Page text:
A comprehensive volume—overseen by the artist himself—on one of the most renowned living artists today, Takashi Murakami. Takashi Murakami is celebrated the world over for his deft blurring of high and low art. In this volume, accompanying a major exhibition of his work and the first in the Middle East, readers are immersed in the unique way Murakami channels the ecstasy and anxiety of contemporary culture.
Conceived by the artist as a self-portrait in the guise of a cartoon, Murakami – Ego illuminates the role of the artist as a cipher and critic of pop phenomena as well as a mirror of global networks of consumerism, interpretation, and exchange. The book features some of the artist’s most celebrated series, including Kaikai Kiki Lots of Faces and Pom and Me. Murakami has conceived of the exhibition itself as a work of art, creating new modes of display that include sculptural pedestals with digital animation, a circus tent that doubles as an indoor cinema, and an impressive 300-foot-long painting, all of which are featured in the book. In addition to an interview by curator Massimiliano Gioni, Murakami will contribute writings on various works.
Hardcover: 268 pages
Publisher: Rizzoli Electa; 9/23/12 edition (October 23, 2012)
Dimensions: 9.2 x 1.3 x 11.3 inches
About Takashi Murakami:
Takashi Murakami was born and raised in Tokyo, Japan and he is undoubtedly one of the leading contemporary Japanese artists and a favourite of international collectors. He works in fine arts media (such as painting and sculpture) as well as commercial (such as fashion, merchandise, and animation) and is particularly known for blurring the line between high and low arts. In his work he combines traditional Japanese imagery with (Japanese) pop culture, while his art combines a wide range of media. The use of vibrant colors, the incorporation of motifs from Japanese traditional and popular culture and the use of flat or glossy surfaces are common in his work. The content could be described at once as “cute”, “psychedelic”, or “satirical”.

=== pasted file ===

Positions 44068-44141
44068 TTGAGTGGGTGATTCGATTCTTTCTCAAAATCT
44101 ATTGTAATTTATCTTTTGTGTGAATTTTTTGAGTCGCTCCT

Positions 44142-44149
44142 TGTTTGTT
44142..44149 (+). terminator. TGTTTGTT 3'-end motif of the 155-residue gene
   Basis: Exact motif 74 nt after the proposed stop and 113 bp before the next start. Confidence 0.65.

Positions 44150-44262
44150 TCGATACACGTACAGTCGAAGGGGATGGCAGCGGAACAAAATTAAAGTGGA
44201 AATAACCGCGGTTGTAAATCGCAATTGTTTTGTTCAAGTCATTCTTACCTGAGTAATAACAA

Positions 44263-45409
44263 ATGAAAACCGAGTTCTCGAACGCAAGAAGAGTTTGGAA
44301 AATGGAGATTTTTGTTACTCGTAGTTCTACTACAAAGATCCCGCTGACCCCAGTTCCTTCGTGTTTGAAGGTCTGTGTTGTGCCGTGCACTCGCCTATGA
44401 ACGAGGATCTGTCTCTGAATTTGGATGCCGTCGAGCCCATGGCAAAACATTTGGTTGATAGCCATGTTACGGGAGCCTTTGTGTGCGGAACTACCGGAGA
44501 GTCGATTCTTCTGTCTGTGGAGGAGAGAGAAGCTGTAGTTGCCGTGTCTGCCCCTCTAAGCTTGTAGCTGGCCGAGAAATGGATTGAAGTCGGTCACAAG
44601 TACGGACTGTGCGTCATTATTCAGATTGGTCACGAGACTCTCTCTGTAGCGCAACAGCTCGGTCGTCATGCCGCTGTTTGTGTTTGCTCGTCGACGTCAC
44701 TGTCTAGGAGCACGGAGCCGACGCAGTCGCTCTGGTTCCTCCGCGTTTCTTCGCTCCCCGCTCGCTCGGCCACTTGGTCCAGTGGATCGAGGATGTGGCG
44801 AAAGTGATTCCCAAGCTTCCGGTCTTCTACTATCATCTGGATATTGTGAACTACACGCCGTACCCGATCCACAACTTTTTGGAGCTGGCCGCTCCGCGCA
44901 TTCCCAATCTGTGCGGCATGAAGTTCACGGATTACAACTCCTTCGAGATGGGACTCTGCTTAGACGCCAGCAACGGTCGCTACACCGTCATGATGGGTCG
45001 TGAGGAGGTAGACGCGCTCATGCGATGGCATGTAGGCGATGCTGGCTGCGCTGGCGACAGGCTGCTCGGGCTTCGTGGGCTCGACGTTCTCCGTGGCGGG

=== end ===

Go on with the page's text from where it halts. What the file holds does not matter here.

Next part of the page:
He often works with a cast of unique characters that he has created straight from his imagination. They dominate his art and appear across all of the many mediums that he works with. Among his best known recurring motifs are smiling flowers, iconic characters, mushrooms, skulls, Buddhist iconography, jellyfish, and the sexual complexes of otaku culture. As a result, Murakami’s distinctive “Superflat” style challenges our ideas on secular and religious visual culture. It is often both a commentary on, as well as a homage to the history of art.
About our collection:
Famous is proud to offer one of the most varied collections of Murakami prints around. Explore our collection on our website, our Instagram and feel free to contact us with any questions at [email protected]. We are more than happy to welcome you in our gallery as well. Find us on Weteringschans 83, Amsterdam – right in the Art District of the city centre.